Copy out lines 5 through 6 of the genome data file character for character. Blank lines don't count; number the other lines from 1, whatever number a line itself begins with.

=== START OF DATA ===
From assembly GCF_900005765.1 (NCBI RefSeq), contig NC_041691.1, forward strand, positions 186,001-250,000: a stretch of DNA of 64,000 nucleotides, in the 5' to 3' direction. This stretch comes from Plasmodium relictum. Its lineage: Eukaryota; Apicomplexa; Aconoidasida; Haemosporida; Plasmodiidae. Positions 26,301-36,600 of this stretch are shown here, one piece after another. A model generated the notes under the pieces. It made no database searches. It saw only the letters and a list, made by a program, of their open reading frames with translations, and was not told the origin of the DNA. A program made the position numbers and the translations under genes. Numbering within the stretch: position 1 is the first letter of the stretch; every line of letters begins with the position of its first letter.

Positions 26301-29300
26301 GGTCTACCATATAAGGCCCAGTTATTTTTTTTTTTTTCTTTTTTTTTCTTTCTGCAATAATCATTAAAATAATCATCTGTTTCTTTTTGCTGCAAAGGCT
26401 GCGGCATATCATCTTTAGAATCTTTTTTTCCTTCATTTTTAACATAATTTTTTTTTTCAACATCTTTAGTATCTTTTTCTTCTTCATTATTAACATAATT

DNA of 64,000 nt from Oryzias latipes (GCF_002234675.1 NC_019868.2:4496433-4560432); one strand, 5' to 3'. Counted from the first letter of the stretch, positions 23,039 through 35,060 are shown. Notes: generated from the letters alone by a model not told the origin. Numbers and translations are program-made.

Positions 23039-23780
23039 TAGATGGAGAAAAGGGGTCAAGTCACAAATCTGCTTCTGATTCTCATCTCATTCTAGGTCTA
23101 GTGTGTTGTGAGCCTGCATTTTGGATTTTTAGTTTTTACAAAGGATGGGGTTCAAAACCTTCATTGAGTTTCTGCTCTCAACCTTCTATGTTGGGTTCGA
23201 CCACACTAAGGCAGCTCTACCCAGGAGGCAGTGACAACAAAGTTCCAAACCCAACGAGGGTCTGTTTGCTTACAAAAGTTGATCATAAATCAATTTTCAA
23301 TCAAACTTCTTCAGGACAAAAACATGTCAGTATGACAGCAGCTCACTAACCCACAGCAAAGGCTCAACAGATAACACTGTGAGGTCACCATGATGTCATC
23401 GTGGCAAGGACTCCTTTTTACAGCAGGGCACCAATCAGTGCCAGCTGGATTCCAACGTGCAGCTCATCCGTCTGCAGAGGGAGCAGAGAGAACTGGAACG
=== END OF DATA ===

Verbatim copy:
DNA of 64,000 nt from Oryzias latipes (GCF_002234675.1 NC_019868.2:4496433-4560432); one strand, 5' to 3'. Counted from the first letter of the stretch, positions 23,039 through 35,060 are shown. Notes: generated from the letters alone by a model not told the origin. Numbers and translations are program-made.

Positions 23039-23780